Scandinavians seem to care more, or at least express it more loudly, about the ethical production of South African wine than do most local wine lovers. But for those who care about it, there will soon be a clear sign on bottles to show that at least a minimal standard of labour rights has been observed.
The Wine and Agricultural Industry Ethical Trade Association announced last week that a sticker would be produced for wineries that passed its audit.
The association has been around for a decade, in an underfunded, lacklustre sort of way, but its time has now come, prefigured negatively by the highly critical Human Right Watch report on the Western Cape’s wine and fruit industries last year. The tales the report told of the winelands in the supposedly new South Africa were not pretty.
Although much of the industry was more than indignant about the report, just about everyone listening to the international rumblings, fearful for exports, realised that something had to be done — and seen to be done.
This is it, and it looks like a good thing and something that will work.
Backing the initiative are the significant trade union in the industry, the Food and Allied Workers’ Union, and several long-time, committed non-governmental organisations such as Sikhula Sonke and Women on Farms. More significantly, from a success point of view, the big-boy organisations in the business have put their names behind it.
The association’s audits are based on codes such as those of the International Labour Organisation and the Ethical Trading Initiative, as well as South African labour law, including wage determinations — pathetic as the agricultural official minimum wage is.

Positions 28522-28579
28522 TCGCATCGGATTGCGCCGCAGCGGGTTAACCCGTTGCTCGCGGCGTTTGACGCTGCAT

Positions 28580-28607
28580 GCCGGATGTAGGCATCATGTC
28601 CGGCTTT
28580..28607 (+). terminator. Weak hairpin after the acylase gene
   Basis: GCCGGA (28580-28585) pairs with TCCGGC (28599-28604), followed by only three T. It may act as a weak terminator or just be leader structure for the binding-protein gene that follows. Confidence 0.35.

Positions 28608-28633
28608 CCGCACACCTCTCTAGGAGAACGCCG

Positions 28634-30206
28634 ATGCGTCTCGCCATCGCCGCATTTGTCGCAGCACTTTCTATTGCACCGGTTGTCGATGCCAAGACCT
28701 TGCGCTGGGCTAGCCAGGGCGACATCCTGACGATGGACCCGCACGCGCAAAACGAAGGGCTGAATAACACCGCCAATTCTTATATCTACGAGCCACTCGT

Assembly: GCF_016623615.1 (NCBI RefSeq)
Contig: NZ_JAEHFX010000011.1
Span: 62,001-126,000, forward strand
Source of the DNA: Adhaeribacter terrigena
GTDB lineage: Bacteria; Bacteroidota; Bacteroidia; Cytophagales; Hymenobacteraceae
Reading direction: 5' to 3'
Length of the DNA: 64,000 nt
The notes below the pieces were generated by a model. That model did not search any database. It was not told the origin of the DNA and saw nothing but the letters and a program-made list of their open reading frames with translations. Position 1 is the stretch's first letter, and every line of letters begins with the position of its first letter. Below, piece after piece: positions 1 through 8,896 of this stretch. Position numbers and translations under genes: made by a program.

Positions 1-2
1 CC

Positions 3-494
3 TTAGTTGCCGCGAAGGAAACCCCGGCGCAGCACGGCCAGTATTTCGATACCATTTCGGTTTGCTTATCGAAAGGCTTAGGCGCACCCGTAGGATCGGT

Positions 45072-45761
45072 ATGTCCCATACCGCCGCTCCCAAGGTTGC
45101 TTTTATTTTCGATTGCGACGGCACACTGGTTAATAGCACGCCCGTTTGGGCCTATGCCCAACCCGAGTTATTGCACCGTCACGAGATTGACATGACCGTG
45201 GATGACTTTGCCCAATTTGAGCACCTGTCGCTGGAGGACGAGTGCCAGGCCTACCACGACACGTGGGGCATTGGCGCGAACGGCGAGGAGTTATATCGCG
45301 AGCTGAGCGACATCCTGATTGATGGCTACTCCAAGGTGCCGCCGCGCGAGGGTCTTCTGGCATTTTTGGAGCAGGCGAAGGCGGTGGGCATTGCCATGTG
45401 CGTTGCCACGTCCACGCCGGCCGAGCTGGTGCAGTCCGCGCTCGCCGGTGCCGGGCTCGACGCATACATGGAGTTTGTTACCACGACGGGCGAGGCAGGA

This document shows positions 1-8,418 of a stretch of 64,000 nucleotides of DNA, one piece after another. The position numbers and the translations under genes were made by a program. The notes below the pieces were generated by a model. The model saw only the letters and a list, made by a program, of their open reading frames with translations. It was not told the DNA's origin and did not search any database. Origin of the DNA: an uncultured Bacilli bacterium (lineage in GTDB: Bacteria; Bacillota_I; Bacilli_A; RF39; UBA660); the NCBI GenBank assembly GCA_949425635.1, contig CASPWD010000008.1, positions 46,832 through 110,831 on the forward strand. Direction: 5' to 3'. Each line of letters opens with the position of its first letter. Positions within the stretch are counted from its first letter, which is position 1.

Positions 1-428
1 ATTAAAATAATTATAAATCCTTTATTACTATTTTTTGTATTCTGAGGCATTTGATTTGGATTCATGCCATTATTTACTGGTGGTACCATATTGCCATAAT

Beginning to end
One of the strongest accusations in the Human Rights Watch report was that the state was not enforcing its own regulations. Auditing by the association will certainly help in this regard. A vital recent amendment to the audit is that the supply chain of grapes bought in by large producers will now be checked along the whole way, not just the conditions at the wineries. A full account of the process and of the new initiative can be found at wieta.org.za.
The list of producers accredited by the association under the old version of the rules is remarkably small, though undoubtedly many, if not all, the better-known estates largely comply and, it is to be hoped, will soon pass this test. Significantly, most of those already accredited are in fact large wineries, such as Durbanville Hills, Spier and Robertson, which have for some time now been required to prove their respectability, especially by Scandinavian importers. Fairtrade accreditation is, of course, another means to this end.
Over the next few years the number of wineries seeking accreditation — some perhaps initially to be dumbfounded by how short of the standard they fall — is likely to grow enormously, presuming that the new “certified fair labour practice” initiative works as it should.
Even before the initiative was announced, there was movement in this direction.
Franschhoek seems to be in the lead — it was recently decided that all 48 members of the Vignerons de Franschhoek wine route and their suppliers will be required to undergo association auditing and receive accreditation. Congratulations to them and — how nice to do it — provisional congratulations to the South African wine industry on a move in the right direction.